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Written by ex-boozer, ex-smoker, Co-founder, and CEO, Molly Patrick. They will help you eat more plants while throwing perfection down the garbage disposal.

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10 Comments

  1. Jenny on June 21, 2016 at 5:05 am

    How would you make this without a pressure cooker? Cook beans for a while first? Or make exactly as is but for longer in a pot on the stove?

    • Molly Patrick on June 21, 2016 at 6:16 am

      Hey Jenny –
      Soak the beans overnight, use a large pot and cook it for about an hour and a half. Keep an eye on the water levels and add more if too much of it evaporates. Add the tomato paste and the salt at the end – the same as this recipe.
      Good luck!
      XO
      Molly

  2. Angela on September 5, 2016 at 2:32 pm

    I followed this recipe exactly, in my Instantpot. Unfortunately, the water did not evaporate and it’s really soupy. It looks nothing like the picture. This happened with the pinto beans recipe, too. I don’t understand how to modify the recipes for the Instantpot.

    • Molly Patrick on September 5, 2016 at 2:43 pm

      Hi Angela –
      The Instant Pot needs considerably less water than a regular pressure cooker.
      Three cups of water would be plenty.
      I’m so sorry about watery soup! You can cook it over the stove top without a lid until most of the water evaporates.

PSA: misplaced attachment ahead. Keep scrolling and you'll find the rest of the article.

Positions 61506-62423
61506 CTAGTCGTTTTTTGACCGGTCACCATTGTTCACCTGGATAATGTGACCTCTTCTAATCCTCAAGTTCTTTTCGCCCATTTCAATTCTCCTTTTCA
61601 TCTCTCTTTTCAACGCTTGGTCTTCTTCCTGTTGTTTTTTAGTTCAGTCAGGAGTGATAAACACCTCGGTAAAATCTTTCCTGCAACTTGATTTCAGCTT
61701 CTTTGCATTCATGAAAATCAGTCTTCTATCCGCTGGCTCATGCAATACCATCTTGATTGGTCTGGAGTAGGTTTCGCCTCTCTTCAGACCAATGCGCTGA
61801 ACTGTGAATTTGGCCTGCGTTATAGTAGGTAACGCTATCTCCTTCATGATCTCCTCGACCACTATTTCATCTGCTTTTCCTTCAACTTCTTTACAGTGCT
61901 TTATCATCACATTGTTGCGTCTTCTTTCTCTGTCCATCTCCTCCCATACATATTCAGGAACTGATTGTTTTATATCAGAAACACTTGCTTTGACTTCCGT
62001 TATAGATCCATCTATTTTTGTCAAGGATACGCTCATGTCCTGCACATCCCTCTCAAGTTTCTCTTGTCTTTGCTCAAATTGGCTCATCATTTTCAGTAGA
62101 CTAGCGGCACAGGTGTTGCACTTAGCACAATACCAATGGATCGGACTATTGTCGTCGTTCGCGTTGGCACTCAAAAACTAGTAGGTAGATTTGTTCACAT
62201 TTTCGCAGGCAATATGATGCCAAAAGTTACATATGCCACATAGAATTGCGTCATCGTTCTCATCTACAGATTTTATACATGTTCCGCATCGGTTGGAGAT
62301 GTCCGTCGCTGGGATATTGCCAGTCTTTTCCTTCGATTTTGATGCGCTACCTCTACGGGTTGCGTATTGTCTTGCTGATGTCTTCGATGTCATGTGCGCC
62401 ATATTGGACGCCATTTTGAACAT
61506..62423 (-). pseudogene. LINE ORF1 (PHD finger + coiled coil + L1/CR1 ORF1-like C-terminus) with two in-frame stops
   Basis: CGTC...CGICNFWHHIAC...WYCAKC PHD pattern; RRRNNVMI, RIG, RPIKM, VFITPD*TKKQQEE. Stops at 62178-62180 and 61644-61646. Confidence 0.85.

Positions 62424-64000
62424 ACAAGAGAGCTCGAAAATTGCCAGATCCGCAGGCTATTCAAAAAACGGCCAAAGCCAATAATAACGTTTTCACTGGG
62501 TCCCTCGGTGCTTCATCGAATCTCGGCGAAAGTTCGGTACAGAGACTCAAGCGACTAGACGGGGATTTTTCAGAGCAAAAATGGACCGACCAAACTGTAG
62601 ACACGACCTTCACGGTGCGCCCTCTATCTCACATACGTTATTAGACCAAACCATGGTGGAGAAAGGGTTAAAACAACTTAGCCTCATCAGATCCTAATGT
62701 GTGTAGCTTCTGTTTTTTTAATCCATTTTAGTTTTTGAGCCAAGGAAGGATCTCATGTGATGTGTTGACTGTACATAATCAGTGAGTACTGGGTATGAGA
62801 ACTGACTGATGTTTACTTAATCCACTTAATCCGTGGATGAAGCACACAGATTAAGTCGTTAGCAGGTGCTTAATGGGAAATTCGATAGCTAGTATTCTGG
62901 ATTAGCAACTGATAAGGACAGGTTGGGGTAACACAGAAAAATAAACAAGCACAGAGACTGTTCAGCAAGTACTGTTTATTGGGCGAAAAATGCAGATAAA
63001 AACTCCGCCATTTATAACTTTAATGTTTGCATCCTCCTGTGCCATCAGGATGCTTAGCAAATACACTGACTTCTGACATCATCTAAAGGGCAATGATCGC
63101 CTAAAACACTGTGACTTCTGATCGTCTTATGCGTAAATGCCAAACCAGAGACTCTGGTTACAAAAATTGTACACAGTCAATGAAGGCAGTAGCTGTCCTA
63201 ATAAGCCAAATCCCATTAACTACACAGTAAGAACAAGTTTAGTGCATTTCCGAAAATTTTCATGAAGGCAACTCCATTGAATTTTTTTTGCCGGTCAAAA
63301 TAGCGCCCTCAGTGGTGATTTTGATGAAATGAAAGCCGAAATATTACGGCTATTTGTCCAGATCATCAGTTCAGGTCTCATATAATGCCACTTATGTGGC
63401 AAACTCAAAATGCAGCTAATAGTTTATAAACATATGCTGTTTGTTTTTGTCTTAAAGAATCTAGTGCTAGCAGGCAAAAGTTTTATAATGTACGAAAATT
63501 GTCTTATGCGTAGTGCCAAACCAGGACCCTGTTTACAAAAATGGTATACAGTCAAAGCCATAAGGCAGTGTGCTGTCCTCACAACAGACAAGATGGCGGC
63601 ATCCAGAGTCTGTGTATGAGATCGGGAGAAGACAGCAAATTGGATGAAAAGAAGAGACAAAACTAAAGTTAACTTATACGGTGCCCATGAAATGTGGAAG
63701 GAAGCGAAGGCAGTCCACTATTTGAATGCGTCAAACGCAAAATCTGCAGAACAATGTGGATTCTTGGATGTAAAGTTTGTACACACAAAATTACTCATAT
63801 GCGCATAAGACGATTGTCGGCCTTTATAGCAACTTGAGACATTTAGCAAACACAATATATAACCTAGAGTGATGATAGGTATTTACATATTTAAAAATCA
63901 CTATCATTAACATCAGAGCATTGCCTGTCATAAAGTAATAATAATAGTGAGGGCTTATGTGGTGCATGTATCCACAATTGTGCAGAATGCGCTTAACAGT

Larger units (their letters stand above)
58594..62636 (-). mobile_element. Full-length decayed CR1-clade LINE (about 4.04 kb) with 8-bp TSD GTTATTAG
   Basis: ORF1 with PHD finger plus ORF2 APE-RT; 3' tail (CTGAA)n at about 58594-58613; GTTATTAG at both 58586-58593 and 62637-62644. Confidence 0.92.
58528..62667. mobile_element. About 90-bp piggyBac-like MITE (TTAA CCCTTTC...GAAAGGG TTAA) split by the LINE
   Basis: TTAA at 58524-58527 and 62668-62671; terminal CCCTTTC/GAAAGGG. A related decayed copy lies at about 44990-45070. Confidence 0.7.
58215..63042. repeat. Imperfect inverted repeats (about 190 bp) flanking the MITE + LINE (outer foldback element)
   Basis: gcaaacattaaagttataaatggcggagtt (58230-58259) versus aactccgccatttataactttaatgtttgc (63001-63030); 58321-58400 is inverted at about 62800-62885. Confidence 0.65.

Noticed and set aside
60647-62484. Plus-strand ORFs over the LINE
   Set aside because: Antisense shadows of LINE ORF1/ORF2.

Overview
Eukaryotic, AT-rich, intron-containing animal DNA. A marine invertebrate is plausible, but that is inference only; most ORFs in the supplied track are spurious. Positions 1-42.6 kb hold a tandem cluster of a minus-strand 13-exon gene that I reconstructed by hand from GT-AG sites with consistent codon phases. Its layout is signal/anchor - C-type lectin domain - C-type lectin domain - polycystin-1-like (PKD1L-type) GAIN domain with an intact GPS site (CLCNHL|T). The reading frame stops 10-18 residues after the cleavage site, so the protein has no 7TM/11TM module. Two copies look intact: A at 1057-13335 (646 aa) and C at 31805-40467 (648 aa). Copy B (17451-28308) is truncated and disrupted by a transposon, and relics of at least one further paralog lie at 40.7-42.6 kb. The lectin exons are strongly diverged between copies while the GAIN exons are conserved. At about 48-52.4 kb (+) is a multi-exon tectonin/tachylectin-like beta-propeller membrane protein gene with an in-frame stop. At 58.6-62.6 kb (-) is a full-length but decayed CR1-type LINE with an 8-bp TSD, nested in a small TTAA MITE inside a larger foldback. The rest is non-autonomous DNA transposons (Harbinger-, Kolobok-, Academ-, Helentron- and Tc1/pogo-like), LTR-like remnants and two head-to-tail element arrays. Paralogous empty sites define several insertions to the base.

I also offer lots of Instant Pot recipes in my meal plans.
      xo
      Molly

      • Angela on September 5, 2016 at 3:31 pm

        It’s really great soup nevertheless. I’ll keep your tip in mind for the future. Thanks, Molly!

  3. Sav on April 22, 2017 at 12:47 pm

    Is the cook time the same for an Instant Pot?

  4. Laura on July 8, 2019 at 6:36 am

    I’ve got an Instant Pot question too! I’m new to Instant Pot. Would you just put everything in together ( I noted three cups of water instead of five as above) and what setting and timing would you use?

    • Team Clean Food Dirty Girl on July 8, 2019 at 8:35 am

      Hi Laura, Yes, this recipe is older and was written for a traditional stove top pressure cooker. The three cups of water are to soak dried beans overnight – that water gets discarded. To use an Instant Pot (IP) during the cooking process you’ll first use your IP to saute the veggies with spices (there is a saute setting). Once the saute is done, add the beans and water and switch over to pressure cooking and add the lid with the toggle in the sealed position (like you would normally pressure cook).

      The pressure in pounds per square inch (PSI) does not get as high in the IP as it would in a stove top cooker so technically it should take longer than 35 minutes but, even that is a long time to cook in an IP. I’ve checked with Molly we both agree that you won’t need that long of a cook time in the IP (even though it’s less PSI compared to a traditional cooker). Eventually we’ll test this recipe in the IP and rewrite it but for now, we suggest using 4 cups of water instead of 5 cups and cooking for 20 minutes at pressure with natural pressure release in the IP.